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First Aid Overview

First Aid for Bleeding

First aid for a bleeding victim is crucial. If you can slow or stop blood loss until the paramedics arrive, the patient's chances of surviving increase dramatically.

Causes: Various injuries, such as scrapes, cuts, puncture wounds, or amputations, can cause external bleeding. If an object is impaled in the skin, see impaled object.

Emergency Treatment:

  1. Seek immediate medical attention for severe bleeding, cuts that are more than skin deep, cuts with ragged edges, cuts with deeply embedded dirt, impaled objects, or amputations. Call for EMS or transport victim to emergency room.

    Until medical assistance is available:
  2. Control bleeding with direct pressure:

    -Cover wound with sterile dressing or clean cloth, diaper, or sanitary napkin.

    -Place your gloved hand over dressing, and press firmly.

    -Continue pressure until bleeding stops.

    -DO NOT remove dressing. If soaked through, add more material, and continue pressure.

    -If no broken bone suspected, elevate wound higher than level of heart. DO NOT move limb if you think it is broken.

    ­External bleeding first aid
    Elevate area above the heart
    if it does not appear broken.

  3. If bleeding does not slow after 5 minutes of direct pressure, have victim lie down, continue direct pressure on wound, and apply pressure to pressure point between wound and heart:

    -For wounds on arms, press on brachial artery: Use your fingers to apply pressure to inner side of victim's upper arm, between elbow and shoulder, in groove between muscles.

    -For wounds on legs, press on femoral artery in groin: Use heel of hand to apply pressure at middle of crease where thigh meets groin.

    -Release pressure point as soon as bleeding stops.

  4. Once bleeding is controlled, secure original dressings with bandage.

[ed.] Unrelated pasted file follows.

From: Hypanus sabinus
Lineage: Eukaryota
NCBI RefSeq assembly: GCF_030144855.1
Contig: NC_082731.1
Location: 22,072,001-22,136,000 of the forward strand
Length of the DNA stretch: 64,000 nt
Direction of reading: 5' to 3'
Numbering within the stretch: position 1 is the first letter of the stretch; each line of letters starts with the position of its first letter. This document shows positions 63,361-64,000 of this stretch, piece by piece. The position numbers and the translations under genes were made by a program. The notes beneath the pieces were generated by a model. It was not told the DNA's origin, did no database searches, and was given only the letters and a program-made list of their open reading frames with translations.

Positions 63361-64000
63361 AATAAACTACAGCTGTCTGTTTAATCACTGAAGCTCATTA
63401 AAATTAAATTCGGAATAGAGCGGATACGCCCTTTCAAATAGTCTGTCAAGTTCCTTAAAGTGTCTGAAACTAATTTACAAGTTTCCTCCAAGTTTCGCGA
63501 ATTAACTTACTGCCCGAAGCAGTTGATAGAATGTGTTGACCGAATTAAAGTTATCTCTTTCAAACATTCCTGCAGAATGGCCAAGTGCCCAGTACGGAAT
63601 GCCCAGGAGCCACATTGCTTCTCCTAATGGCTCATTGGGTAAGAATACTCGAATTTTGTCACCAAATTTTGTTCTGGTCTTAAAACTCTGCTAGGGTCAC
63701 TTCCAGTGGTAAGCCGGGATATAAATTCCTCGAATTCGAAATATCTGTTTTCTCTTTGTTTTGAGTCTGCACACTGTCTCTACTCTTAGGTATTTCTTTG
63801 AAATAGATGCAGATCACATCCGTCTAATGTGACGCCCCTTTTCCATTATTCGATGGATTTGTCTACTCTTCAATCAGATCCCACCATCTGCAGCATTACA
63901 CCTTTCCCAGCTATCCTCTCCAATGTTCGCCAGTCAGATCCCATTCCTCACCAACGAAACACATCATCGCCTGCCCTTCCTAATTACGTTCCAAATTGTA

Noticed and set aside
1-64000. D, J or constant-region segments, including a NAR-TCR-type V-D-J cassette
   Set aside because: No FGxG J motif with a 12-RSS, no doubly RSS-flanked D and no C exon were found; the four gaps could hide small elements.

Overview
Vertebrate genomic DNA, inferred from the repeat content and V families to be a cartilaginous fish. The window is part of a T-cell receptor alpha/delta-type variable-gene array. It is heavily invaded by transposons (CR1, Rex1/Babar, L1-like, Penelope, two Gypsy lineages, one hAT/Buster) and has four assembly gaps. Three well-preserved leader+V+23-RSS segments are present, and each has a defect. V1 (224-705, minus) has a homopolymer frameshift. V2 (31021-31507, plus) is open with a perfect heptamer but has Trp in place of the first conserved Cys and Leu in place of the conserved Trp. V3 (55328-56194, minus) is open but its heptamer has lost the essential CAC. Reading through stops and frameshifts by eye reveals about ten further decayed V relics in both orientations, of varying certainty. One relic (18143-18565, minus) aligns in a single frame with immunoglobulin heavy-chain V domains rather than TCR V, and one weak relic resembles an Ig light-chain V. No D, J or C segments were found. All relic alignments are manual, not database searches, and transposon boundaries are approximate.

5. Observe for shock (see shock).

  6. To Recover Amputated Part: Wrap amputated part with dry gauze; DO NOT immerse in water or other liquid. Put wrapped appendage in sealed plastic bag or container. Place bag or container atop bed of ice -- DO NOT submerge. Send with victim, or transport immediately to emergency room.
Pressure Points

Causes: Can occur after direct blow or crushing injury to chest, abdomen, or torso or can result from disease-related damage to an internal organ, as in a bleeding ulcer

Symptoms: Bright red blood coughed up; bright or dark red blood in vomit; vomit that looks like coffee grounds; bright red blood or dark tar-like substance in feces; rigid, swollen, or bruised abdomen; weak, rapid, irregular breathing

Emergency Treatment
  1. Check victim's breathing. If breathing stops, see rescue breathing.

    External Bleeding first aid
    Check victim's breathing and watch
    for shock while waiting for EMS.

  2. Seek medical assistance immediately. Call for EMS.

    Until EMS arrives:

  3. Keep victim lying down on their side or sitting up if more comfortable for victim, and cover lightly with blanket.

  4. Observe for shock (see shock).

  5. DO NOT give food or drink.

To learn more about first aid and emergency care, see:

This information is solely for informational purposes. IT IS NOT INTENDED TO PROVIDE MEDICAL ADVICE. Neither the Editors of Consumer Guide (R), Publications International, Ltd., the author nor publisher take responsibility for any possible consequences from any treatment, procedure, exercise, dietary modification, action or application of medication which results from reading or following the information contained in this information. The publication of this information does not constitute the practice of medicine, and this information does not replace the advice of your physician or other health care provider. Before undertaking any course of treatment, the reader must seek the advice of their physician or other health care provider.